The New Social Workplace [infographic] – Connecting is Key

by Sharlyn Lauby on October 19, 2012

(Editor’s Note: I’m very excited to share with you this new series, sponsored by SilkRoad technology. SilkRoad is a leading global provider of cloud-based social talent management software. Learn more about their award-winning Life Suite by requesting a demo of their HR software.)

Years ago, it used to be a company’s website presence or absence was the indicator of how progressive and forward-thinking they were. Now, every company serious about doing business has a website. I’d venture to say that companies design their websites before they think about brochures.

Today, the new litmus test is social media. The scales are tipping against companies who block all forms of social media. In fact, according to new research by SilkRoad technology, companies can ban social media all they want but it doesn’t stop employees from using it.

What I found interesting is what employees said they use social media for: connections. Whether it’s connecting with co-workers or customers, using social media to build relationships is important. Check out this infographic created from their latest report, Social media & Workplace Collaboration: 2012 Latest Practices, Key Findings, Hottest Topics.

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You can download a copy of the full report here. It’s full of interesting information about why companies use social media, the trends involving mobile devices and how social is expanding job descriptions.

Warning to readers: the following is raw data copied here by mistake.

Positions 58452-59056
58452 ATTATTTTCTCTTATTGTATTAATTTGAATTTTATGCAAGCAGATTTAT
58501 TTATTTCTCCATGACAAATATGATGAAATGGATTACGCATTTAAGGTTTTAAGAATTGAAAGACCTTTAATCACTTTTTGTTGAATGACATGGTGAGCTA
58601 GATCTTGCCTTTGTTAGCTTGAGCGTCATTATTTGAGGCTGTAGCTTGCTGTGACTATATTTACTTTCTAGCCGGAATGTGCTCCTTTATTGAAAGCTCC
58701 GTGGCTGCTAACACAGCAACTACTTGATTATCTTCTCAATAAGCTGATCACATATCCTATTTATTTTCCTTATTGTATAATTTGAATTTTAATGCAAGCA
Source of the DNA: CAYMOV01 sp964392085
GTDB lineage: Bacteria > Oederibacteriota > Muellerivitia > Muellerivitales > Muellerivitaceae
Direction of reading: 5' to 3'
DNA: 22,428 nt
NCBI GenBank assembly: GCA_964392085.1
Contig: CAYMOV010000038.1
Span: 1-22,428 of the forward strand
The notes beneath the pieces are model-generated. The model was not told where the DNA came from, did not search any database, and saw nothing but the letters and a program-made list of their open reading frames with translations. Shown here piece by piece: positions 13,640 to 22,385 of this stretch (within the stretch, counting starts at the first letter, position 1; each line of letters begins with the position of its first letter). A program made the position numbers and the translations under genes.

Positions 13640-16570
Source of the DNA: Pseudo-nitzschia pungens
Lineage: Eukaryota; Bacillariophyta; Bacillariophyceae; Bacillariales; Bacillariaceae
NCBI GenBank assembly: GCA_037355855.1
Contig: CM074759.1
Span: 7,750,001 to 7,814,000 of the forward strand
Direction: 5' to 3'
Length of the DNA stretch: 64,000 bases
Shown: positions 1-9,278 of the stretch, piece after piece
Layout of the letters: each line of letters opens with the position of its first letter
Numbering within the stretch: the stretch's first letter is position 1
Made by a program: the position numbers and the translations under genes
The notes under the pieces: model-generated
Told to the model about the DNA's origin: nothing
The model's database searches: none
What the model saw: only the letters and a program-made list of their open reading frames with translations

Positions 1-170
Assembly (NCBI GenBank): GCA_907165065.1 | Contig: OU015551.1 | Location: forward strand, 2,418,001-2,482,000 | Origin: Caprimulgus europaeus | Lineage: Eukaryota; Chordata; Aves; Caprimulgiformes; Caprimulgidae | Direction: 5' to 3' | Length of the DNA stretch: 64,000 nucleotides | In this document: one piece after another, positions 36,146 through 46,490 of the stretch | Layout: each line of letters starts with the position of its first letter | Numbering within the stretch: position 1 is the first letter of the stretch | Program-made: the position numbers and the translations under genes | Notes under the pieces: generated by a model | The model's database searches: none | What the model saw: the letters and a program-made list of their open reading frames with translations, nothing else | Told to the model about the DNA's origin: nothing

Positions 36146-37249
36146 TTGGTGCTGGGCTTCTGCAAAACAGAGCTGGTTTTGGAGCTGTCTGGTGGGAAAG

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Russel Stuart October 30, 2012 at 6:30 am

Social media is here to stay, and it will become even more pervasive at the workplace. About why employers still have reservations about allowing employees to use social media at the workplace; the answer perhaps lies in the slide on top 3 reasons for which people use social media at work: using it for fun takes precedence over using it for connecting with customers. Obviously, no employer would like employees to waste working hours on Facebook and Twitter!
Is it outlandish to think that this ‘social media-izing’ is because more respondents feel that there is a mismatch between their job description and the job they do? Is social media an outlet for whiling their time, since it is implied that they find nothing creative or interesting at work?

Sharlyn Lauby October 30, 2012 at 11:21 am

@Russel – Thanks for sharing. I’ve always found if you hold people accountable for the work (versus time); it’s a recipe for success. Your point about creating interesting work is spot-on.

Russel Stuart October 31, 2012 at 3:10 am

Glad you liked the point I made. Your observation about making people accountable for work and not for the time they put in at office is very apt. Most managers seem to resist the idea of giving freedom to colleagues or offer teleworking because they attach greater importance to hours than work done. When you judge and hold them accountable by work done and not by the other criterion; you need have no worries about whether employees are dropping kids to school during office hours or are watching an NBA match. If they exceed their limit, they know more than anybody else, what is in store for them.

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